What impressed me about YouTube Now’s lineup is that it provides all the major local network channels in the Nashville area: ABC, CBS, Fox, NBC, and the CW. YouTube TV is the only one of these services that does so well in this part of the world. Your mileage will likely vary. Unfortunately, there is no easy way to check which channels are available in your area until you sign up for service. You can cancel before finishing the signup process, and there is a 7-day free trial in any case.
Because the TV industry is a legal minefield, there can be some weird exclusions. For instance, you may not be able to watch NFL games on Fox:
FOX has not secured the rights to NFL games on its national feed, FOXNet. Users in Albuquerque, Austin, Birmingham, Cincinnati, Cleveland, Denver, Grand Rapids, Greensboro, Greenville (South Carolina), Harrisburg, Hartford, Indianapolis, Kansas City, Milwaukee, Norfolk, Portland, Raleigh, Sacramento, Salt Lake City, San Diego, Seattle, St. Louis, and West Palm Beach will not see NFL games on FOX.
You also can’t view NFL games on mobile devices due to the NFL’s deal with Verizon Wireless. But otherwise, I’m pleased with the sports lineup, since it has the Fox Sports channels that are essential for Atlanta Braves baseball and SEC Network to watch University of Tennessee football. Again, your desires will likely differ. But if you’re looking for some speed skating or luge in the Olympics, YouTube TV has everything you need for that: NBC, CNBC, NBC Sports, NBC SN, and the Olympic Channel.
YouTube TV also has an exclusive benefit, in that it lets you watch YouTube Red original shows for no additional charge. Frankly, I don’t care and you probably don’t either, but it’s there if you want it. One thing I don’t understand is why YouTube doesn’t bundle YouTube Red — which combines ad-free YouTube, background audio, Google Play Music, and other features in one monthly fee — with YouTube TV. It seems like a missed opportunity.
Interface — First impressions count, and YouTube TV does it right on the big screen by directing you to visit a URL on a computer or phone to activate the app. That’s vastly preferable to trying to type in a (long and random) password on the TV screen with a Siri Remote. In iOS, it’s even easier if you’re already signed into another Google app — just choose the account you want to use and you’re done.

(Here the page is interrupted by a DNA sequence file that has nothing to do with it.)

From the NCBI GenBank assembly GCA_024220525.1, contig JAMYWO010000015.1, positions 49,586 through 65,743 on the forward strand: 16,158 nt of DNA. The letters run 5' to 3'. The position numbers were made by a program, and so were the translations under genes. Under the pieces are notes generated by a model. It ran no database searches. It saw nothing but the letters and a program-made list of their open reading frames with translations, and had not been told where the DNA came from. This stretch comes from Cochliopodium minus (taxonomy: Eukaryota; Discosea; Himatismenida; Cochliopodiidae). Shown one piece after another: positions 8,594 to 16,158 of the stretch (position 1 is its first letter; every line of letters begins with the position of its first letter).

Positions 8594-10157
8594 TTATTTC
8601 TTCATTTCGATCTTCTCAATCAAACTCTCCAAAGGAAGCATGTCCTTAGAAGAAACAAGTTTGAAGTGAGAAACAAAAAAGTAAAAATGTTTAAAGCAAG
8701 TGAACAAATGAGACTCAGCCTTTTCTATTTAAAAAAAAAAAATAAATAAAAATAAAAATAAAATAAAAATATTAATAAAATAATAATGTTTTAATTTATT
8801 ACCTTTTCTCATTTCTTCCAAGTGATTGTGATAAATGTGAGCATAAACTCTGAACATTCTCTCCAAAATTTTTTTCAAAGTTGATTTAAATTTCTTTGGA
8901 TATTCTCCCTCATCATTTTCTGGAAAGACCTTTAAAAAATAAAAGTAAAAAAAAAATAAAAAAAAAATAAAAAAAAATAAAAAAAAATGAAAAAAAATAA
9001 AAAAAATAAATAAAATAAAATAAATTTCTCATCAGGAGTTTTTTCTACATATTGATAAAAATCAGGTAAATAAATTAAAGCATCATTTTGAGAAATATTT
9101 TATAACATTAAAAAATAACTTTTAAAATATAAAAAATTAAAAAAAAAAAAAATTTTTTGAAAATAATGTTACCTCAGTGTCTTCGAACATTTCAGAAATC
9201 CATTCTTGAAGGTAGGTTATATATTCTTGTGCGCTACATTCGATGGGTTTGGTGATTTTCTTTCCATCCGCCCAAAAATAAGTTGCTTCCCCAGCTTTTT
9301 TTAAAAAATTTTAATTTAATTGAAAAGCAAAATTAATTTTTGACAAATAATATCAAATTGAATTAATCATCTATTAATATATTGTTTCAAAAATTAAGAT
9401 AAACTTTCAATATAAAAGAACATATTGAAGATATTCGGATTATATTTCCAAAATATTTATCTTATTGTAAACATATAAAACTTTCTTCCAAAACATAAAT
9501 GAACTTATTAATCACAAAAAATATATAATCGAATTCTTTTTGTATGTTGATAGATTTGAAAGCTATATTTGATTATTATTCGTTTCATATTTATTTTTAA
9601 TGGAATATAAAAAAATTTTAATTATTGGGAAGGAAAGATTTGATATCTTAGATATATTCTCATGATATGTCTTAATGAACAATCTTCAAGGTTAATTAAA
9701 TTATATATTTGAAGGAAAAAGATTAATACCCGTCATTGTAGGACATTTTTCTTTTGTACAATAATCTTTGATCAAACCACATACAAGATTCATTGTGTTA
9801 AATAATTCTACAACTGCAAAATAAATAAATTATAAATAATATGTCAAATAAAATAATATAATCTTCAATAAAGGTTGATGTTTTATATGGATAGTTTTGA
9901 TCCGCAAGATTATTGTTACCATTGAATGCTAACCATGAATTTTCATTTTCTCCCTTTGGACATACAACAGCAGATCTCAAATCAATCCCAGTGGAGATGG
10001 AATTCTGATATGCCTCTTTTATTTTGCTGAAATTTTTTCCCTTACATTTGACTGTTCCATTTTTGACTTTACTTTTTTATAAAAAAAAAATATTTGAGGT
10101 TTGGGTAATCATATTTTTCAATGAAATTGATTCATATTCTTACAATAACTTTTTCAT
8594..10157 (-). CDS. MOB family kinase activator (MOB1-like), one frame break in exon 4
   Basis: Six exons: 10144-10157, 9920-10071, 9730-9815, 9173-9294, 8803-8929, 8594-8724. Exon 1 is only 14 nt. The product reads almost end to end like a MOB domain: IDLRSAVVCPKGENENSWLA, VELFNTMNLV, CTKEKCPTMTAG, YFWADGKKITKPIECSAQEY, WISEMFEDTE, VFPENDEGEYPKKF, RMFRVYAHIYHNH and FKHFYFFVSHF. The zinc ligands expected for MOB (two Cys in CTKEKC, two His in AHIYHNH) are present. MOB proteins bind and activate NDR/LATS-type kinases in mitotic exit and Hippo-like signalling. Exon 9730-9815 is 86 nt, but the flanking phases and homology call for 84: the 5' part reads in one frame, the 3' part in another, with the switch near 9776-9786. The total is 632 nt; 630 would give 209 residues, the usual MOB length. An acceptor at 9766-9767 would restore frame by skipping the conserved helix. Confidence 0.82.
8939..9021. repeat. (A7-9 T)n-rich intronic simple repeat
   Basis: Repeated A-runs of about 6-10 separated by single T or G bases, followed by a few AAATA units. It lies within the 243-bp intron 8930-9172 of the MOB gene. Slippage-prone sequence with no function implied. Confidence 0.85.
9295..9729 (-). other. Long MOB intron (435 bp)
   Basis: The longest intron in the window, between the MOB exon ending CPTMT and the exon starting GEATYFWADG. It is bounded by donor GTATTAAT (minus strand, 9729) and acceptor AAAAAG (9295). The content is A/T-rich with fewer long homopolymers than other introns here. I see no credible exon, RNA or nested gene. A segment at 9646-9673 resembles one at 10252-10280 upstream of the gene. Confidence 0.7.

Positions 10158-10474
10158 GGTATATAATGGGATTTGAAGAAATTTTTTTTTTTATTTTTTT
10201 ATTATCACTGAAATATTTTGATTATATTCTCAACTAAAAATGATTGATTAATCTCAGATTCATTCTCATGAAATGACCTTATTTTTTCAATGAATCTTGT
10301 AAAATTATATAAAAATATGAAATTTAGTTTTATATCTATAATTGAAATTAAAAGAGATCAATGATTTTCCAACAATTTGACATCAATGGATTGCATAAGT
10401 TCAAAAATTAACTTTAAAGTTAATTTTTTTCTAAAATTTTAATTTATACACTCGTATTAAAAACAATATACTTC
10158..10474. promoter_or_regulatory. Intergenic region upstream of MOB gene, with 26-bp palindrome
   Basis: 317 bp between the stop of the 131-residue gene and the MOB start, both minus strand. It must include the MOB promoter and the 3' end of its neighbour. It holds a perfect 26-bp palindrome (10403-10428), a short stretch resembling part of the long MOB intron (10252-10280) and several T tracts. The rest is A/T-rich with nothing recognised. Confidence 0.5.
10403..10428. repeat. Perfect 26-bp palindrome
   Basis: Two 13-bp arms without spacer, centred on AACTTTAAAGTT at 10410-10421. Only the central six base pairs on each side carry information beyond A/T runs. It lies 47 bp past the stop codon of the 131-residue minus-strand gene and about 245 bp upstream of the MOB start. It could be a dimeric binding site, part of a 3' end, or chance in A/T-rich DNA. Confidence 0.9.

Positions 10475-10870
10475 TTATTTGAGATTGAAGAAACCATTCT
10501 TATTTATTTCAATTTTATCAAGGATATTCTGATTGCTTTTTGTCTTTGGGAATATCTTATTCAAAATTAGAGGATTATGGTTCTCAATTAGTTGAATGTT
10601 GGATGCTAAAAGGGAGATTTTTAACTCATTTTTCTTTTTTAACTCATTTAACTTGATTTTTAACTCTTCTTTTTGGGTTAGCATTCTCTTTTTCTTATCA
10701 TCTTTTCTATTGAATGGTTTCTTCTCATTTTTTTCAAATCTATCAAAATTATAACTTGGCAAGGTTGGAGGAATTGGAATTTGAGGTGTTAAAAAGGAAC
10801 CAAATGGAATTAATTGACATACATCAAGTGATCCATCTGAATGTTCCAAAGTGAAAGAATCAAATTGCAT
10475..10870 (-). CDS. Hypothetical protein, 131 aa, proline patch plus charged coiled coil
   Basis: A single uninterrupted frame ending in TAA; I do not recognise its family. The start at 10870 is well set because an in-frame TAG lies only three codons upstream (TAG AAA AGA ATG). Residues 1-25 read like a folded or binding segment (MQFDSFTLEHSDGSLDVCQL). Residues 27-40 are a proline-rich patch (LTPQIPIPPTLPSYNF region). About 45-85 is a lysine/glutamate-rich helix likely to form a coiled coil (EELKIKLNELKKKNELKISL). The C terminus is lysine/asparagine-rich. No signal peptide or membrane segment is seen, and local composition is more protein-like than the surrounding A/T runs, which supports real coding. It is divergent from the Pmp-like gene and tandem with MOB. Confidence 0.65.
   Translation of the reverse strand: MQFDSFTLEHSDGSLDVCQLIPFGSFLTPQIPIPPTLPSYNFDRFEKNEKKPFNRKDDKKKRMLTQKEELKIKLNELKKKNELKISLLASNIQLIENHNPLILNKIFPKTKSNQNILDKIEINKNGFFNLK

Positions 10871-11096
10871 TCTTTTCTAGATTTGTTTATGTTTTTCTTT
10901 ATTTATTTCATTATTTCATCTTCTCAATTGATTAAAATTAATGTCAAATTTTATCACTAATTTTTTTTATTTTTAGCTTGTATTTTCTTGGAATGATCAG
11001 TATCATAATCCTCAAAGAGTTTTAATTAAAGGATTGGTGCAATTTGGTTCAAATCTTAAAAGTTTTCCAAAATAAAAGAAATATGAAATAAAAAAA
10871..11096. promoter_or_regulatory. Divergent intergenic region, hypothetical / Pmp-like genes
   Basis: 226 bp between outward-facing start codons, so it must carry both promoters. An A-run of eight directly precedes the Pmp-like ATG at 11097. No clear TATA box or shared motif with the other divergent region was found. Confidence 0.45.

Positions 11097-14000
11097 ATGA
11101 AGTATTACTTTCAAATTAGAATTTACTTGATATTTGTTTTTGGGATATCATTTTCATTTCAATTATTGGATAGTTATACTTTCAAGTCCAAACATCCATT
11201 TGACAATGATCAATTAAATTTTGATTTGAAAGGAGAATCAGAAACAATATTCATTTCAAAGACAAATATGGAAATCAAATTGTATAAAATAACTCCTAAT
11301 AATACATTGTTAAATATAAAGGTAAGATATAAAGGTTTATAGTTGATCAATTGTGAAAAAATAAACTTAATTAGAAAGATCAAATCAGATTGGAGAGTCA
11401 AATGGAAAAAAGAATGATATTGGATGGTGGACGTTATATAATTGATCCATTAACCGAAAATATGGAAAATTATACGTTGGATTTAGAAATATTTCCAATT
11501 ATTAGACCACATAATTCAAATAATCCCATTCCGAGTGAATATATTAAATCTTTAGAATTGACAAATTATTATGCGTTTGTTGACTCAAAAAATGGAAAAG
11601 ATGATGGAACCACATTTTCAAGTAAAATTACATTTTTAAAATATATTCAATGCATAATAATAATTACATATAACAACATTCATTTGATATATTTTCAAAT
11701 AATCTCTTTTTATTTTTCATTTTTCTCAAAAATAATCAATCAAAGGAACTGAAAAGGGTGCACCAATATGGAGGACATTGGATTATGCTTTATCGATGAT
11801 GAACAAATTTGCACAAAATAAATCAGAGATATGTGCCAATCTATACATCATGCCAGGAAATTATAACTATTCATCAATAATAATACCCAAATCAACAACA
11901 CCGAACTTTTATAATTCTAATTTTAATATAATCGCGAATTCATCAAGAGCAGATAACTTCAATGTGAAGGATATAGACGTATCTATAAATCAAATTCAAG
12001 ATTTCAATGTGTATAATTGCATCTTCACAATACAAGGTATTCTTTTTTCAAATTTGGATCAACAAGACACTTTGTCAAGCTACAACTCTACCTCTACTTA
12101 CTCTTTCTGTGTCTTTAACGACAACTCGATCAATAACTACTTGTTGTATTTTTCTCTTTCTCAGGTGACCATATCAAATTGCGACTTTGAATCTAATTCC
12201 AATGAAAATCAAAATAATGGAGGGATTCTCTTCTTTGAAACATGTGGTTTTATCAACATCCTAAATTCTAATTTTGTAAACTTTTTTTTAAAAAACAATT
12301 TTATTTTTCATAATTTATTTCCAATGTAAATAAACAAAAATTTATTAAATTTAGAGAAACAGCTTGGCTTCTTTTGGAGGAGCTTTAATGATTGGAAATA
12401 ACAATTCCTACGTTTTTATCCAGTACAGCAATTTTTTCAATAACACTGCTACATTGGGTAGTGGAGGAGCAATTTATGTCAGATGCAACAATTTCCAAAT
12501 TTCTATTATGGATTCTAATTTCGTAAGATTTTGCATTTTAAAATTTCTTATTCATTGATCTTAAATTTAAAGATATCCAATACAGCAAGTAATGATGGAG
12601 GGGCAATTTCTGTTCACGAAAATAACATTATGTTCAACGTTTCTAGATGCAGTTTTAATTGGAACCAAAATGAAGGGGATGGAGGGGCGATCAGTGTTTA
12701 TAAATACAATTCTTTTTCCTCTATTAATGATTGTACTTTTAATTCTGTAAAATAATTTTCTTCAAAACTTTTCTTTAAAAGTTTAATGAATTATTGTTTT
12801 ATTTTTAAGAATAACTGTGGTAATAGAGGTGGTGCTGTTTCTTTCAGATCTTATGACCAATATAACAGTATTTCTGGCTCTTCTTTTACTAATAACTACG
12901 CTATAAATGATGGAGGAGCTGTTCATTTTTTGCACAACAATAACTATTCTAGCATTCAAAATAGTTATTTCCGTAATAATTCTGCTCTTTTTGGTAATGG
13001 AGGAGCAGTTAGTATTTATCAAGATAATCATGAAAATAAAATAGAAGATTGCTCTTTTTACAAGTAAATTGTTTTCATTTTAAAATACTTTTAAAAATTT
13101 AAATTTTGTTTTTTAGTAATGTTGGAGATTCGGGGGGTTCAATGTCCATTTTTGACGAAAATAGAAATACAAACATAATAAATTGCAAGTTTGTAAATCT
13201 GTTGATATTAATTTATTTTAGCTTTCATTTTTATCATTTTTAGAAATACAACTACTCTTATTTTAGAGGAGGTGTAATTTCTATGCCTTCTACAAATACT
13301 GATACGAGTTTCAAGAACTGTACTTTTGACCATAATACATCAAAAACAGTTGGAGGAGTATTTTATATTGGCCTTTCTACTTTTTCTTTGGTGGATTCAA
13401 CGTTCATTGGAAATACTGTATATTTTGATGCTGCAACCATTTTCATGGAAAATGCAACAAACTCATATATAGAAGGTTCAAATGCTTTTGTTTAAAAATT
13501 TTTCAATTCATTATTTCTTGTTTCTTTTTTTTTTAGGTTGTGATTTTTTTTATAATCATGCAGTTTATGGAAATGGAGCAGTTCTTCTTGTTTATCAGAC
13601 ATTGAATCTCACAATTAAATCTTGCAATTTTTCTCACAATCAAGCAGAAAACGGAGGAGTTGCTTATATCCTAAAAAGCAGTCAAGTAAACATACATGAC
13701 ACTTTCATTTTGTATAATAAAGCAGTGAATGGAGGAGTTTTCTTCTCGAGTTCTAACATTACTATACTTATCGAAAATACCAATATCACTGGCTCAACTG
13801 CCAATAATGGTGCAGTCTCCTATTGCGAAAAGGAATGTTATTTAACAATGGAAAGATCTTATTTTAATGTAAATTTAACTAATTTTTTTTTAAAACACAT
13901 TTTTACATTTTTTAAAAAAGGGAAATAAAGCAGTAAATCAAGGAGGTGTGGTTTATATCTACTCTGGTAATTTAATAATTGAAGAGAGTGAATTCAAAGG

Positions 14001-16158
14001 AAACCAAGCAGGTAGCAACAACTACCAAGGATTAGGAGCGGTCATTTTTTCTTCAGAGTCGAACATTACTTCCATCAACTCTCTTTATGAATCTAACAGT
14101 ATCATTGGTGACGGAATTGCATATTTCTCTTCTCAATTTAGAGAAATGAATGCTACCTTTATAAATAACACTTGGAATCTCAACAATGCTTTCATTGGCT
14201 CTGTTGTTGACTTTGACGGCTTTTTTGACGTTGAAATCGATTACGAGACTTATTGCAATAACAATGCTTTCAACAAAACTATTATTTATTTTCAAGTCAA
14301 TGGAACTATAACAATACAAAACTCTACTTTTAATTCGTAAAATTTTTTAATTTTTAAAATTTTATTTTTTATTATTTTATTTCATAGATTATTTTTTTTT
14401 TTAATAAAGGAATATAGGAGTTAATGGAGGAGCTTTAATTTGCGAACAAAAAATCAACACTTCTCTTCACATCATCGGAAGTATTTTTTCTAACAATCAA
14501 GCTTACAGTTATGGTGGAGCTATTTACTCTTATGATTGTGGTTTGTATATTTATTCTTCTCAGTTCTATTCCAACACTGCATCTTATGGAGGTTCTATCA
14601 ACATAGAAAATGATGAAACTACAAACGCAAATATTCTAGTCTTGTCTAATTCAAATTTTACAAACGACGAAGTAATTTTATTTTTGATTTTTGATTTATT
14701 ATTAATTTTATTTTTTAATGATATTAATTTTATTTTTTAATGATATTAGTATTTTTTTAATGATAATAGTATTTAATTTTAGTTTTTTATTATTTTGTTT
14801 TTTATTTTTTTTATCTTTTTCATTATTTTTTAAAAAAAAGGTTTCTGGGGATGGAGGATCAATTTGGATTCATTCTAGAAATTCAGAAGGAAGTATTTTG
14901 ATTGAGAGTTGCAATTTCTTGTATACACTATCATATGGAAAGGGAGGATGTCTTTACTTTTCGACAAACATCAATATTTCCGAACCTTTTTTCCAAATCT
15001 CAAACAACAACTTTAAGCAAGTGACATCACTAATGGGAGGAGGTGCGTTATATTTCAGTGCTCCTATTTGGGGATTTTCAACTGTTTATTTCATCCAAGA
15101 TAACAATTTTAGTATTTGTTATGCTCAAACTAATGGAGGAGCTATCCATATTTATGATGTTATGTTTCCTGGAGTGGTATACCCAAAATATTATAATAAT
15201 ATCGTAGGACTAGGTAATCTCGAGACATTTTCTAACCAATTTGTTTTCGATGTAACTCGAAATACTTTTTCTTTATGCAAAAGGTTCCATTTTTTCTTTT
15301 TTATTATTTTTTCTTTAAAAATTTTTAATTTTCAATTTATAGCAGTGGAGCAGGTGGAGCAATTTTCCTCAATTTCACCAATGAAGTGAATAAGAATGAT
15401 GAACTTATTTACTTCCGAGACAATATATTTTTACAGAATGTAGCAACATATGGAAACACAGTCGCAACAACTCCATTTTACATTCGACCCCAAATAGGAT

What’s most striking about YouTube TV is how clean it is. If you’re used to bad cable and satellite box interfaces, YouTube TV is a revelation. It has just three screens: Home, Live, and Library.
The Home screen displays programs Google thinks you’ll like, along with popular shows in different categories.
The Live screen, as you’d expect, provides a program guide to what’s currently airing.
Finally, the Library screen holds your saved content and DVR recordings.
Overall, YouTube TV’s interface is uncluttered while still being both functional and attractive. The Home screen shows live video previews of what’s on. The Web version of the Live screen offers nice, big pictures of each channel, and on the iPad, the Live screen displays a grid with live video previews.
Some have complained that the YouTube TV interface isn’t optimized for each device, which baffles me. Check out the screenshot of the Library screen on the Apple TV below and note that, while it’s showing the same information as the iPad screenshot from above, it’s optimized for the Apple TV interface. I’ve tried YouTube TV on an Apple TV, iPhone, iPad, and even an Android TV, and while it’s a little different on each platform, never so much so that it’s confusing.
In summary, it feels like YouTube TV’s user interface is working with you, rather than forcing you to fight with it every step of the way. Perhaps it’s not surprising, since Google undoubtedly has a large design team, whereas most other TV services — Internet or traditional — have long employed color-blind marmosets to design their interfaces.
Features — YouTube TV is more than just a pretty face — it’s also one of the most capable of the Internet TV services.
YouTube TV features a cloud DVR to record programs with no storage limits — YouTube TV stores your recorded programs for up to 9 months. You can record as many programs as you like at the same time, and you’re also free to skip ads on recorded content. Amazingly, cloud-based DVR isn’t yet standard for all of these services, and it often isn’t as well implemented as what Google has done.
It should come as no surprise that YouTube TV, being owned by Google, has the best search of any of these services. And it’s not just about finding programs, but what you can do with them. For instance, if you search for a sports team and add it to your Library, YouTube TV will automatically record every game and suggest it in your Home screen, as it has done with the Atlanta Braves below.
Another especially welcome aspect of YouTube TV is that, much like regular YouTube, it lets you browse content while continuing to watch your current show. More services should do this.
Finale — Overall, YouTube TV looks and performs well. Even on my slow Sony TV running Android TV, it performed admirably. However, it is missing some key channels. Nor does it support Apple’s single sign-on feature, which lets you authenticate multiple TV provider apps at once. However, in my experience, that feature often doesn’t work like it should.
Sadly, I think I’ll be without YouTube TV for a while, as I couldn’t resist an offer from DirecTV Now that promised a free $179 Apple TV 4K if I prepaid for three months of service, which was just $115 after taxes and fees. I hadn’t previously used DirecTV Now, so I was filled with almost instant buyer’s remorse when I saw how slow, frustrating, and outdated its interface is, despite offering a larger lineup of channels. In fact, it’s so disappointing that I may pay up for YouTube TV anyway and write off my DirecTV Now subscription as a cheap Apple TV.
But what’s wonderful about living in the this era is that you’re no longer locked to cable and satellite giants like Comcast, Dish, and DirecTV — at least as long as you have a decent Internet connect. There are a slew of TV services now, competition is fierce, and you can jump between them as you please.